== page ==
The Bangalore Traffic Police has increased its vigilance on the roads of the City and is keeping an eye on traffic violators. But in the process, many commuters, whose vehicles are registered outside Karnataka, are being inconvenienced.
According to B Dayananda, additional commissioner of police (traffic), “The traffic police has no business to stop any such vehicle unless the driver has violated any other law. It is the transport department’s duty to check this and unless we are doing a joint drive with the RTO, we cannot stop such vehicles. The RTO can also notify vehicle owners to produce their papers in the nearest office if they think a law is being violated,” he informs.
The rule book as well as the website of the RTO (rto.kar.nic.in) say that vehicles migrating from any other state have to be re-registered in the State within 12 months from the date of arrival unless they are plying in the State for a short period of time. The vehicles, which are there for a longer duration, need to pay a motor vehicle tax which is then calculated by the RTO office.
Once this payment is made, an invoice is handed over to the owner of the vehicle. But for those in the City for less than 12 months, showing a toll ticket is enough.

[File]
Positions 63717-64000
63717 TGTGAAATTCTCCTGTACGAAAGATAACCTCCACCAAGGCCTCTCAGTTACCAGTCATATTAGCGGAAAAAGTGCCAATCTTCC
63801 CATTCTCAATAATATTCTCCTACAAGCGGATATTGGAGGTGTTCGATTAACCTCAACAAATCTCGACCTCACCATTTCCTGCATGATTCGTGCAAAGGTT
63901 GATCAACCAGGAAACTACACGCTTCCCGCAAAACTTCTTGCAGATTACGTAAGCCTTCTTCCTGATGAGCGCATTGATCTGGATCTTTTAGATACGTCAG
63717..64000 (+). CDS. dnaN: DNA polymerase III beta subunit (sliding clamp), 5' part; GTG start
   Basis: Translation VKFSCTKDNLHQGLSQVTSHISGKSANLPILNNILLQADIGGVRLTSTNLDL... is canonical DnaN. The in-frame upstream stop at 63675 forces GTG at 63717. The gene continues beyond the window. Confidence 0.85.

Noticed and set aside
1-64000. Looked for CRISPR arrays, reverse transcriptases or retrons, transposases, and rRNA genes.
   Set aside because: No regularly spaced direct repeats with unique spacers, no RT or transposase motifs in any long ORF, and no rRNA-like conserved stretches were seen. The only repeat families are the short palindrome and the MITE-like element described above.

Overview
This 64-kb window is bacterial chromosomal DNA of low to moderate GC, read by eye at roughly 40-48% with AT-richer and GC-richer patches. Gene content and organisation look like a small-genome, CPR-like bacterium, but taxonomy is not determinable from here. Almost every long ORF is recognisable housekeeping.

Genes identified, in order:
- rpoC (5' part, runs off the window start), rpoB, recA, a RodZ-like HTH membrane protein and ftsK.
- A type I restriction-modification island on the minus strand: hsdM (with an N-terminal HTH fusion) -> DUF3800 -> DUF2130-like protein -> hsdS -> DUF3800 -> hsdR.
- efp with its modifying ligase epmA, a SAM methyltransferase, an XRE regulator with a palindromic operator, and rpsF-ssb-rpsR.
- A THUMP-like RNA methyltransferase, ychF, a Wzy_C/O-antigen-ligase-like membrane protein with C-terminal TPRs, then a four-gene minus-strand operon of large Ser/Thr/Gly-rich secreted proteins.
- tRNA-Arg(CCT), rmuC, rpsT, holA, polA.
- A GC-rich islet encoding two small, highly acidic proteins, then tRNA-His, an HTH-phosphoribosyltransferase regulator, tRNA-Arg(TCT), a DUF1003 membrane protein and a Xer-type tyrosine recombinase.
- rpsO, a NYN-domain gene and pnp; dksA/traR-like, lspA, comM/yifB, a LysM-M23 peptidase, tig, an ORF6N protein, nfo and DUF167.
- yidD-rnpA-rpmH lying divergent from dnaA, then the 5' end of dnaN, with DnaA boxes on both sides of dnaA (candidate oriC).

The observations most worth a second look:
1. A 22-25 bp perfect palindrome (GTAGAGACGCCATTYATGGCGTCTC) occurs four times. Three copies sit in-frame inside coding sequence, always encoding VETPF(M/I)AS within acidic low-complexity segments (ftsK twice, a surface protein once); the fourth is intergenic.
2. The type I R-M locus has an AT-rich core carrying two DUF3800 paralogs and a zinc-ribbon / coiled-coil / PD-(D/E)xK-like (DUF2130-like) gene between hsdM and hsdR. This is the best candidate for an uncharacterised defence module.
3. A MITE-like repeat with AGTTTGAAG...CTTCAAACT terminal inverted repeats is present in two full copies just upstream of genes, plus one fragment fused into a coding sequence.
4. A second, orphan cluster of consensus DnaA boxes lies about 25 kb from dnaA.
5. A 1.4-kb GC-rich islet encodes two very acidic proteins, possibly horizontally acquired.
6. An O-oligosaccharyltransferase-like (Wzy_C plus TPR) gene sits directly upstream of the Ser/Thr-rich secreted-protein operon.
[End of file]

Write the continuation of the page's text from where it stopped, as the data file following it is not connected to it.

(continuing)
But many Bangaloreans have fallen prey to the traffic police, who ask them for the re-registration documents. Unaware of the rules, these citizens end up giving in to the demands of the cops.
Sushanth, an IT professional, is in the City for a short-term contract and was stopped by the traffic police near Electronic City as his bike had the registration of a different state.
“Despite telling them that I am here for a short period, I was warned and told that it’s illegal. Many IT professionals face this problem almost everyday as traffic cops stop them and check their papers to see if they have the registrations of a different state, even if they are here for a short period of time,” he says.
Many say that they have fought with the RTO and the traffic police when they were harassed unnecessarily. Rishabh Arora was passing by the BDA office in Koramangala when he was stopped by an RTO officer and a traffic policeman, who demanded to see the documents of his vehicle as it had the registration of a different state. “We told them that the vehicle was here for a short duration.
But they would not budge and wanted to see the papers.They harassed us for around half an hour and later, the traffic police asked us to produce the papers. When there is a law which states that we can use a vehicle registered outside Karnataka for 11 months without re-registration, why should the RTO or traffic police stop us in the middle of the road,” he asks.